Our spanking new, hand-picked Attorney-General is proposing life imprisonment for journalist who refuse to reveal their sources.
And surprisingly, my favorite Member of Parliament,Dato Azalina Othman, has supported the move, saying it was ‘high-time’ Malaysian did something. Fortunately, some calmer more rationale heads, like Dato Paul Low have criticized the A-G for his short-sighted stupidity.
Putting aside the fact that anonymity of sources is a core component of Press freedom, it’s easy to extrapolate how harsher punishment for journalists who keep their sources anonymous will back-fire spectacularly for the Government.
If sources know that Journalist will be pressured to reveal their identities, most sources will stop speaking journalist, thereby stemming the leakages from the government, and keeping the status quo.Or so the theory goes…
In reality, sources will still leak out confidential government material, but instead of doing so to journalist, who hopefully will abide by a code of conduct, leaked information will now find a direct path to the public via websites like Wikileaks. Removing the filter that ethical journalist can provide is detrimental to the Governments interest, and sources who in some cases have given their lives are unlikely to stop.
Wikileaks has a special place in the modern internet, but it’s policy towards leaks is clear —reveal it all. Wikileaks almost never redacts data that might be deemed private or ‘in the interest of security’, it publishes everything it receives, as CIA director, John Brennan found out. His passport number, home address, and phone number, as well as the names, phones numbers, and home addresses of his references, not forgetting his un-redacted employment history and his wife’s Social Security number were published on Wikileaks following a hack on his AOL account–even though they had nothing to do with the story.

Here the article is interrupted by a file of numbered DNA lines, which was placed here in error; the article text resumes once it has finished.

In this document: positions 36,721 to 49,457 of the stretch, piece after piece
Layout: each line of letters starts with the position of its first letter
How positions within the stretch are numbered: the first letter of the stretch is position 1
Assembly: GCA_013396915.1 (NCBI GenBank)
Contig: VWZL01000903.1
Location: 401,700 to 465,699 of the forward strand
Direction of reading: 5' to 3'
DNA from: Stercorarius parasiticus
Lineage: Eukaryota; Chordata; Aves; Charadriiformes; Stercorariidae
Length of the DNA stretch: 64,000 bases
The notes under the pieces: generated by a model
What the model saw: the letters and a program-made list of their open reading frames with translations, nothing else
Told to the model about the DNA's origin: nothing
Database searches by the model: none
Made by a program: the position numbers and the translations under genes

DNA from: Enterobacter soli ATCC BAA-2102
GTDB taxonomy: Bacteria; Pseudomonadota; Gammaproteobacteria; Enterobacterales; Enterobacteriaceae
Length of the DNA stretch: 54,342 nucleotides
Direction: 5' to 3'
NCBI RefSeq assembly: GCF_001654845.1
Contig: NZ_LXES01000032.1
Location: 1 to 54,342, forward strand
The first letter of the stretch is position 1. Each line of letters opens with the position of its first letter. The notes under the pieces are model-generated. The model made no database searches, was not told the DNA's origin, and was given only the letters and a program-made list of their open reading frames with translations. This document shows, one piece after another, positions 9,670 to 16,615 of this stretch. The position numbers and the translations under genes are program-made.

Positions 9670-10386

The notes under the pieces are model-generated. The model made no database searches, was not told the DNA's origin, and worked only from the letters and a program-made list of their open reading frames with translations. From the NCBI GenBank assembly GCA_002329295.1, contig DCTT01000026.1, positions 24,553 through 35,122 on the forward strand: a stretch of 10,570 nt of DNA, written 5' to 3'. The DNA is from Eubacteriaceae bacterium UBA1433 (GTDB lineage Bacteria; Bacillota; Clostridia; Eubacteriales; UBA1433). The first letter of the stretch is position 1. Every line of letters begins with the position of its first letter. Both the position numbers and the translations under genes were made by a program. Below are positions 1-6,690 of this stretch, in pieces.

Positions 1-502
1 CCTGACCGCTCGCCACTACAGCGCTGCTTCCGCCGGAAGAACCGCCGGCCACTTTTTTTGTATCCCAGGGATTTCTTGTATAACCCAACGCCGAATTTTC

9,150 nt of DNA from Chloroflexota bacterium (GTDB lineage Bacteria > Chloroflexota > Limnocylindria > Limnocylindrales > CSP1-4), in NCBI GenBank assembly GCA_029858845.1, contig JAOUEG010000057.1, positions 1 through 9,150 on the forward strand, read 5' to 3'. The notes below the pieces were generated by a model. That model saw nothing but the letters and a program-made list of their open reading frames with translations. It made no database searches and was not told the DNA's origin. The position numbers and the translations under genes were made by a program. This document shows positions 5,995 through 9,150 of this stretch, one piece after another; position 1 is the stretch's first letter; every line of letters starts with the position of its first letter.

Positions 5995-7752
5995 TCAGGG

A journalist might have been more responsible with the data, especially his wife’s Social Security number, but because it went straight to Wikileaks…well you know what happens.
Without journalist acting as a ‘last filter’ as what Glenn Greenwald is doing with the Snowden documents, it actually can prove far more detrimental to the government. Imagine if highly controversial submarine purchases were disclosed to Wikileaks, but accompanying the purchasing details were also Top Secret disclosures, such as the location of the submarine, or the personal details of the crew–Wikileaks would have no issue disclosing everything.
A more seasoned local journalist might be better placed to carve out the sensitive information, while leaving the controversial ‘public interest’ purchasing information intact.
This topic hits a bit close to home for me. My ‘source’ for all the Hacking Team leaks, is a 500GB torrent file that anyone can download, but I’m the only one combing through it for Malaysian specific details. In this 500GB torrent lies detailed personal information of the company Director of Miliserv Sdn. Bhd. as well as several employees of the MACC and The Prime Ministers Office. Part of the reason, I trust the ‘source’ is that these details match what I can search for online, and can easily obtain from the election commissions website.
For my part, I’ve removed these details from what I published online, but most of the details are a search away in Wikileaks anyway. I’m not a professionally trained journalist, and hence I’m not sure if what I’m doing is ethical or right, but I follow my conscience. It’s also easier for me, since I’m not ‘revealing’ anything, but merely aggregating publicly available information.
If the law fails to protect sources, then the sources will protect themselves, by releasing more information to public websites like Wikileaks, and allowing journalist to combed through these publicly available documents, which might contain top secret and personal information that have nothing to do with the main story–a sort collateral damage.
Therefore in the interest of the Government, I strongly recommend it strengthen the protection of sources and whistle-blowers, to enable not just more transparency, but responsible transparency that only trained journalist can provide.
Oh, and by the way, bloggers like me are considered journalist in many jurisdictions and are afforded the same protections–well except in Malaysia :).
Pfffft, well said. Just curious – what is keeping you here in Malaysia then?
There’s a tremendous difference between the Malaysian Government and Malaysia. I live in the latter am grateful for everything it has provided for me thus far, the former though I owe nothing to.